occurs in the neck. A through D in Fig. 1 show four stages of the cycle. To digress for a moment, one can get striking effects by connecting a small loudspeaker to a variable

frequency audio generator and using it to test a few common containers. The openings or necks of the containers are held near the loudspeaker, and resonance is recognized just by listening. I round that a beer bottle resonated at 200 Hz. and a 7-Up can at 330 Hz. The jug (Fig. I E) gave especially strong resonant



responses from ambient sounds. Its capacity is I .4 f and

wavelength of the sound long compared to any

its minimum neck diameter is 6.5 cm. It resonated at 290 Hz. When the mouth of the jug was held near the ear in the presence of a piano solo (from tape), its response was heard only when a note near 290 Hz occurred. When in the presence of traffic noises or a

dimension of the enclosure (the order of 20 times), thus ensuring that the instantaneous sound pressure will be

passing airplane. it responded continuously, picking out

its 290 Hz frequency from the full spectrum of noise. I did not succeed in getting a resonance in my mouth cavitya disappointment because, as I have understood. it was that application that led Helmholtz to investigate the effect that now carries his name.

nearly uniform throughout the volume. The result. therefore, will not be influenced appreciably by the location or orientation of the subject being measured (as long as it is not close to the hole). To calibrate the system for resonant frequency vs. volume of the subject.

containers filled with known volumes of water were used. The precise measurement of the resonant frequency.

which is the heart of the problem. is done in a way tnat

is simple in concept and, therefore, pleasing to a physicist. A simplified diagram is shown in Fig. I F. A microphone in the enclosure senses the sound; the sound is amplified and fed back into the enclosure by a small loudspeaker in one of the walls. There is always enough ambient noise to get the feedback started Sound at the resonant frequency of the enclosure builds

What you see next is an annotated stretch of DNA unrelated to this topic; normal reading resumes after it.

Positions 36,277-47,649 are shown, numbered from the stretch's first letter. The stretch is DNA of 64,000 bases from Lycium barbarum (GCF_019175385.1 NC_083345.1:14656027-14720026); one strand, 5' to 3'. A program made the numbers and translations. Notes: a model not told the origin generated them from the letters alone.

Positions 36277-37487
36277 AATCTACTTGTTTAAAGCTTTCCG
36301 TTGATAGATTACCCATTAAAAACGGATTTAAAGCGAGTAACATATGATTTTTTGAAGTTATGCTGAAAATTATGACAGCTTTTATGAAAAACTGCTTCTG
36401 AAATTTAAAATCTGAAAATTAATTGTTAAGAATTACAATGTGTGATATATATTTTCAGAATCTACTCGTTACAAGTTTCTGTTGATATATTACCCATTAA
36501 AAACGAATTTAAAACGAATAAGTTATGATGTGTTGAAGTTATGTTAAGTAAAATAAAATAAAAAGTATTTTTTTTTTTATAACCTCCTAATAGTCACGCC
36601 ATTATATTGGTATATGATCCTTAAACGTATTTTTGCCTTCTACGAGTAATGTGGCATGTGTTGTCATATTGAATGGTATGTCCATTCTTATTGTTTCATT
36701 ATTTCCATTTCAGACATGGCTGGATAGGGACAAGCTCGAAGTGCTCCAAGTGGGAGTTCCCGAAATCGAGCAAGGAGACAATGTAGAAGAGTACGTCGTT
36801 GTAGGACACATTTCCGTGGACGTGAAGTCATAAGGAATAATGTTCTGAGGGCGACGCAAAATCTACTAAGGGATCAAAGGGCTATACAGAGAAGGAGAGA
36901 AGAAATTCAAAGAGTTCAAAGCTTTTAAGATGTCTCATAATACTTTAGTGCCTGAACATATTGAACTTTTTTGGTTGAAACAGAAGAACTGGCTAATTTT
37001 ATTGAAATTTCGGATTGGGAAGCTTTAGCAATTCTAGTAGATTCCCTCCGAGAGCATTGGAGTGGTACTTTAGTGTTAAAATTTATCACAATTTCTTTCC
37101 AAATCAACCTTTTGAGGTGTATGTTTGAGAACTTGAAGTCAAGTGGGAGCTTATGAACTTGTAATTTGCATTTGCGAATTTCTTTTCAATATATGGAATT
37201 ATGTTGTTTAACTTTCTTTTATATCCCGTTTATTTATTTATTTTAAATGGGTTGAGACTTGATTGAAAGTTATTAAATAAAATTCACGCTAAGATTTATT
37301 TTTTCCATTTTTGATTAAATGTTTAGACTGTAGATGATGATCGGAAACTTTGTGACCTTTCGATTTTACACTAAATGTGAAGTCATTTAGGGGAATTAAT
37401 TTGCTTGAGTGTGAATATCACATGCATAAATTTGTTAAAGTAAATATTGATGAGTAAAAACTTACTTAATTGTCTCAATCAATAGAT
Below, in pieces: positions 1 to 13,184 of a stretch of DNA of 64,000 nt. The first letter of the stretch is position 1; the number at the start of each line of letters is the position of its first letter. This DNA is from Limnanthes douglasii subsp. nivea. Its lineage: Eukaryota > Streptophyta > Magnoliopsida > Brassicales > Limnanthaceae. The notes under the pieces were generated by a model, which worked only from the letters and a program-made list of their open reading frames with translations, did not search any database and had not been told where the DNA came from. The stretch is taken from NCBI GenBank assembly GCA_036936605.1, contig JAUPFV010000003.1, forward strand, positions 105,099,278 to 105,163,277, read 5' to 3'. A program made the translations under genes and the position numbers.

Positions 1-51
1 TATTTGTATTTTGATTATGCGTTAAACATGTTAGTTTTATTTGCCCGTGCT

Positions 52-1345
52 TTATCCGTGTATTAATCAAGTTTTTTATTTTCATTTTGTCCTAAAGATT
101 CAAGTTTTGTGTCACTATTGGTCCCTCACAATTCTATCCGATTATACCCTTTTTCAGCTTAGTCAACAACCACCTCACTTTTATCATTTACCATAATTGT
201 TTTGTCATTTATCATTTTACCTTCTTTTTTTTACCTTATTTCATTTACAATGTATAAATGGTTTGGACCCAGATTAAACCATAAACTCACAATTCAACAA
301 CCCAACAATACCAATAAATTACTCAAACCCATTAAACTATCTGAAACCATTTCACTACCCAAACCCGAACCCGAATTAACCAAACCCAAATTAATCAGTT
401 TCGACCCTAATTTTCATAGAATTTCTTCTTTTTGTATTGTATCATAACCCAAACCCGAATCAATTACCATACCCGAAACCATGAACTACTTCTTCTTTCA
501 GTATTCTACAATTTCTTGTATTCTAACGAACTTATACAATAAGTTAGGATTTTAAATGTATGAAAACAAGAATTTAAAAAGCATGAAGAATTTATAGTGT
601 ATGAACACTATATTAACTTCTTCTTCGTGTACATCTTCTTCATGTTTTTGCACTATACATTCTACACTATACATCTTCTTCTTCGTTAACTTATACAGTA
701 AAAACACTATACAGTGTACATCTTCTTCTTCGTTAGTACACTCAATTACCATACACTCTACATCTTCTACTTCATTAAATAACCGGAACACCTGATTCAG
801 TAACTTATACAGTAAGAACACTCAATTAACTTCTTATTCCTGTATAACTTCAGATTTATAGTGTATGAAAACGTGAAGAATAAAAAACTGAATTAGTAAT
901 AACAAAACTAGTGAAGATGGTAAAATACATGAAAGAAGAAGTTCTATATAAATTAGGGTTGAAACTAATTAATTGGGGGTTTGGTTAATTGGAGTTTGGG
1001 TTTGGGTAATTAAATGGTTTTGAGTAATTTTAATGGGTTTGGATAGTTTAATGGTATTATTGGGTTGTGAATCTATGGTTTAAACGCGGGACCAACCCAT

up. just as it does in an auditorium when the public

Fig. 1. A-D: A jug acting as a Helmholtz resonator. The motion and pressure of the air are indicated for four stages in a cycle. A. Velocity in the neck is maximum inward; pressure in the jug

address system is set with too much amplification. But there is a difference: a level-limiting part of the feedback loop holds the amplitude at such a value that distortion does not occur. A branch line from the feedback loop to a frequency-measuring device completes the design. as indicated in the figure. The "bottom line" that is sought using the foregoing measurements is average density. Getting the volume is the tricky part. The average density then follows as the ratio of mass (this only requires a simple weighing

with a known g value) and the volume. The result depends mainly on the relative amounts of fat, water,

is neutral (just at the point of changing from rarefaction to

protein, and bone. listed in the order of ascending

compression). B. Compression is maximum, velocity in the neck

density. The range of average density from a very obese

is zero (just reversing). C. Velocity in neck is maximum outward; pressure is neutral (just between compression and rar-

to a very thin adult is about 1.00 to I .09 times the

efaction). D. Velocity in neck is zero (just reversing); rarefaction

found from the one result of average density.